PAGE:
MoneyTalks is Stockhead’s regular recap of the ASX stocks and sectors that fund managers and analysts are looking at right now and in this edition we’re looking at a commodity that could be the next to take off.

Today we hear from Nic Bryon at APSEC Funds Management and he is a fan of thermal coal – which is used for generating electricity unlike metallurgical (or coking) coal which goes towards steel.

Thermal coal hasn’t been as hot with investors as copper or iron ore and unlike the latter has been affected by trade tensions with China – with an unofficial ban being imposed on Australian thermal coal.

But APSEC’s Nic Bryon says China is realising its own coal production cannot keep up with consumption and while there are other options for thermal coal, they just aren’t as high a grade as Australia.

“Their [China’s] electricity consumption is going gangbusters but the coal production is not keeping up with consumption,” Bryon said.

“Over past couple of months if you look at thermal coal futures index in China, at one stage you had coal at US$140 per tonne.

“Those prices are yet to be seen in Australia but other peculiar thing is these prices are set in January 2022 [which is] so much further ahead which you don’t generally see unless the participants in the futures market are expecting some sort of supply shock. In this case I think it’s more about that supply cannot keep up with demand.

“So the current period we’re going into, in the northern hemisphere it’s summer so you’ll have electricity ramping up due to air conditioning use, but in the case of the winter, it’s all about heating.”


Could Australian producers take off?

What does this mean for producers in Australia?

Many of them bore the brunt of COVID-19 when thermal prices crashed but haven’t been recovering at the same pace as a takeoff occured in other commodities. But has thermal coal’s time come?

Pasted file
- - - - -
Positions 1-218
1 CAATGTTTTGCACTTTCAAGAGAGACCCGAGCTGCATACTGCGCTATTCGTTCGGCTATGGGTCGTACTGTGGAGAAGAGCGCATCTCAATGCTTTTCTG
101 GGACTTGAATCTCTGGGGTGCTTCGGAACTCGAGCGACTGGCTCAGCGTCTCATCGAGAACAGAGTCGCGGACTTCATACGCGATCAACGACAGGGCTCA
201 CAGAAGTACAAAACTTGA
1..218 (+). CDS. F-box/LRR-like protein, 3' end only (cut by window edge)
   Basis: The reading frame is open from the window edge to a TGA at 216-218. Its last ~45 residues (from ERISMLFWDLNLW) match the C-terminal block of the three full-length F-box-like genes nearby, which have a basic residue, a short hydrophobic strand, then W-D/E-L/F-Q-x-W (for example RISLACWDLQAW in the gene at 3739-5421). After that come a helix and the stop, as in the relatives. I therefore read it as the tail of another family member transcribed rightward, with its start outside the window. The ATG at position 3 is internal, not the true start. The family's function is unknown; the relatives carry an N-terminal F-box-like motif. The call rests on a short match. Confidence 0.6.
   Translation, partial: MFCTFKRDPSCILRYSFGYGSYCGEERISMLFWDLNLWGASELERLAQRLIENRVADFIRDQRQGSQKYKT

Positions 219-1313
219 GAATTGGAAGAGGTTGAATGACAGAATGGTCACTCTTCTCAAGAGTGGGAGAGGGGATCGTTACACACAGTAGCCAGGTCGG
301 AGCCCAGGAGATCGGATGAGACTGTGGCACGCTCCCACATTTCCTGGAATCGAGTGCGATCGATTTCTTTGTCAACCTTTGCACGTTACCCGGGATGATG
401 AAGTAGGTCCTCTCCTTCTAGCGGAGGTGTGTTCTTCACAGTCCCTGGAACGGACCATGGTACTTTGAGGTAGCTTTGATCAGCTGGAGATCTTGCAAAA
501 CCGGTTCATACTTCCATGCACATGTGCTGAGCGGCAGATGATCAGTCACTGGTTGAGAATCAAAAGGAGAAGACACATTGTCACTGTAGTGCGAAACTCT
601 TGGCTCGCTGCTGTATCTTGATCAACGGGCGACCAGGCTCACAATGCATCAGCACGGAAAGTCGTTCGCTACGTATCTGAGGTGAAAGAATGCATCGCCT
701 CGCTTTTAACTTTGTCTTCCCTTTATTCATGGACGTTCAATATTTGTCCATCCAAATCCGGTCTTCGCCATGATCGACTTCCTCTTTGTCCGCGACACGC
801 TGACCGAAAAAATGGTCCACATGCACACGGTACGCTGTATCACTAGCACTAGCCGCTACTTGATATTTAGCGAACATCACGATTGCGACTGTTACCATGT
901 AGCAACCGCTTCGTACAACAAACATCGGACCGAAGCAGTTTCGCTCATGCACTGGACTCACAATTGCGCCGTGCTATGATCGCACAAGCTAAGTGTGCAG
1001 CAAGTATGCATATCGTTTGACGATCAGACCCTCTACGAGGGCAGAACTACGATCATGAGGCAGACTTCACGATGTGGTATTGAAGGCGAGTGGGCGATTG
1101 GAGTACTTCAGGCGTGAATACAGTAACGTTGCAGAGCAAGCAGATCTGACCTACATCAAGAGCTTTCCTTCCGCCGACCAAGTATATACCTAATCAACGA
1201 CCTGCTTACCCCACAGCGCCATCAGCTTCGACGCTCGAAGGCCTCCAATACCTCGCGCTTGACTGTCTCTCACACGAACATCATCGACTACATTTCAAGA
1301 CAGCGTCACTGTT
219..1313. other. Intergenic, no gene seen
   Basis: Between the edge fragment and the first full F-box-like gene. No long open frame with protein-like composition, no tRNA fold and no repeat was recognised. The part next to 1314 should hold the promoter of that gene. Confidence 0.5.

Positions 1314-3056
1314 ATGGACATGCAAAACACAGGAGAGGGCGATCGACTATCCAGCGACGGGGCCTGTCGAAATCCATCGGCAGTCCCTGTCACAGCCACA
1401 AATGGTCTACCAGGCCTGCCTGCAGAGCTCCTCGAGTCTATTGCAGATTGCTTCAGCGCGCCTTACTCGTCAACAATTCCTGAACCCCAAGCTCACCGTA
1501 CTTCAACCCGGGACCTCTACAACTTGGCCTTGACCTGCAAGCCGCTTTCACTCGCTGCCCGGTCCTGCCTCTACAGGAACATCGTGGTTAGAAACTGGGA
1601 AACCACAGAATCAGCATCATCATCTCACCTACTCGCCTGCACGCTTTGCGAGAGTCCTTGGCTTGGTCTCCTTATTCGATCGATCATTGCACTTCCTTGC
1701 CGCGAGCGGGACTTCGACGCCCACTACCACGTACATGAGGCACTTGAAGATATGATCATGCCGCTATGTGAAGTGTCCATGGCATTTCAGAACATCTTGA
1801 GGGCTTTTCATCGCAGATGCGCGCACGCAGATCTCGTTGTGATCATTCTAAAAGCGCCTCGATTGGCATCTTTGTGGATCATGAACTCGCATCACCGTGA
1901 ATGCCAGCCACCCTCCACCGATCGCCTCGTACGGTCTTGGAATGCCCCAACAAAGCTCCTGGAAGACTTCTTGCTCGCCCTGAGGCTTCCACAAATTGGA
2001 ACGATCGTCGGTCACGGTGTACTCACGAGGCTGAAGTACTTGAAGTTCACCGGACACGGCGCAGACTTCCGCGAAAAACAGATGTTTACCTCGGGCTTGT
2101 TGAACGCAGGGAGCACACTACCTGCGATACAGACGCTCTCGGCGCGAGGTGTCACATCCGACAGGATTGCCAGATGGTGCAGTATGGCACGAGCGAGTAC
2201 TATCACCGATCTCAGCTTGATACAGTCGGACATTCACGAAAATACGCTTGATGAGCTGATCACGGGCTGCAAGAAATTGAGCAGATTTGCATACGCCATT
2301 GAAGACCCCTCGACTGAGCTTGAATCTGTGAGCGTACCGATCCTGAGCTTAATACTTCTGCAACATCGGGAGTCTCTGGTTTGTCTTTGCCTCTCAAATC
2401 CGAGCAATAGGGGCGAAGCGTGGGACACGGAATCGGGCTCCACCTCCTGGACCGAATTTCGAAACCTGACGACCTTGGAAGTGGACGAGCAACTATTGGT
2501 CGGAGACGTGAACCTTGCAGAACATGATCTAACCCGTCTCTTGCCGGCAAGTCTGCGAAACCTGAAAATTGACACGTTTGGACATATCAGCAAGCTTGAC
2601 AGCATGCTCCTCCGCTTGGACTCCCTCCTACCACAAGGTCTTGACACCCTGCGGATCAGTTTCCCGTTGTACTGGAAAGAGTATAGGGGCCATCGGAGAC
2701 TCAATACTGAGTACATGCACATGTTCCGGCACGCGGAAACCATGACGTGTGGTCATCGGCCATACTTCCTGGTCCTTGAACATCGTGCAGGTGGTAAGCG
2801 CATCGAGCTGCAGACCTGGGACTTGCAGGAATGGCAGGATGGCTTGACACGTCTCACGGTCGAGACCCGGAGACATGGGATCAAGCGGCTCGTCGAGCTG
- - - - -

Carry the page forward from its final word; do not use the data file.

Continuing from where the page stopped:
“Those equities have only really moved 10-20 per cent off the base. So if prices do recover and are more permanent than people think, those equities relating to thermal coal are likely to outperform in our view,” Bryon said.

“If you’re looking at copper stocks, the big diversifieds, the iron ore stocks, some of those [share] prices have started to roll.

“But from a perspective of them already being significant outperformers and finding thermal coal producers as significant laggards despite the price being so strong currently… the future view they could be stronger again in the next six months, I would’ve thought there could be some uplift to these names.

“With all those noise around green and socially responsible investing, maybe [there are] less investors in these types of names but it only takes a few instos to get behind the thematic – whether they’re coming from offshore or potentially here – for these equities to be repriced.”


Terracom (ASX:TER)

APSEC’s stake in this company came from its former holding in Universal Coal (ASX:UNV) until Terracom took it over.

“That one’s quite interesting in the near term because they have a refi [refinancing] which they’ve openly disclosed will be done,” Bryon said.

“That could be an opportunity for reevaluation particularly if they can move the term [of bond maturity] five years out or thereabouts.

“The nitty gritty we don’t know but generally where there’s refi related to short term event, in their case debt rolled over by 30 June 2021, even for such short-dated debt structure generally you do get a bit of pop post-event.

“From my perspective that’s an important story they have to finalise but the real story is level of profitability of these companies that’ll come over the next six months while prices are elevated.”

Terracom (ASX:TER) ASX share price chart


While Bryon only named one individual thermal coal stock, he noted they were “all tied into the same thematic”.

“They’re all trying to find other homes for their supply that once went to China and that’s been driven by natural demand out of the consumers of that coal across Asia whether it’s Korea, Japan, probably to a lesser extent India as it generally comes from South Africa.

“But all those countries know that China is in short supply domestically and can’t ramp up production fact enough, Indonesia can’t supply enough – pretty much all that supply that would ordinarily go to China is going to be sought after by every man and his dog.”

The views, information, or opinions expressed in the interviews in this article are solely those of the interviewees and do not represent the views of Stockhead.

Stockhead does not provide, endorse or otherwise assume responsibility for any financial product advice contained in this article.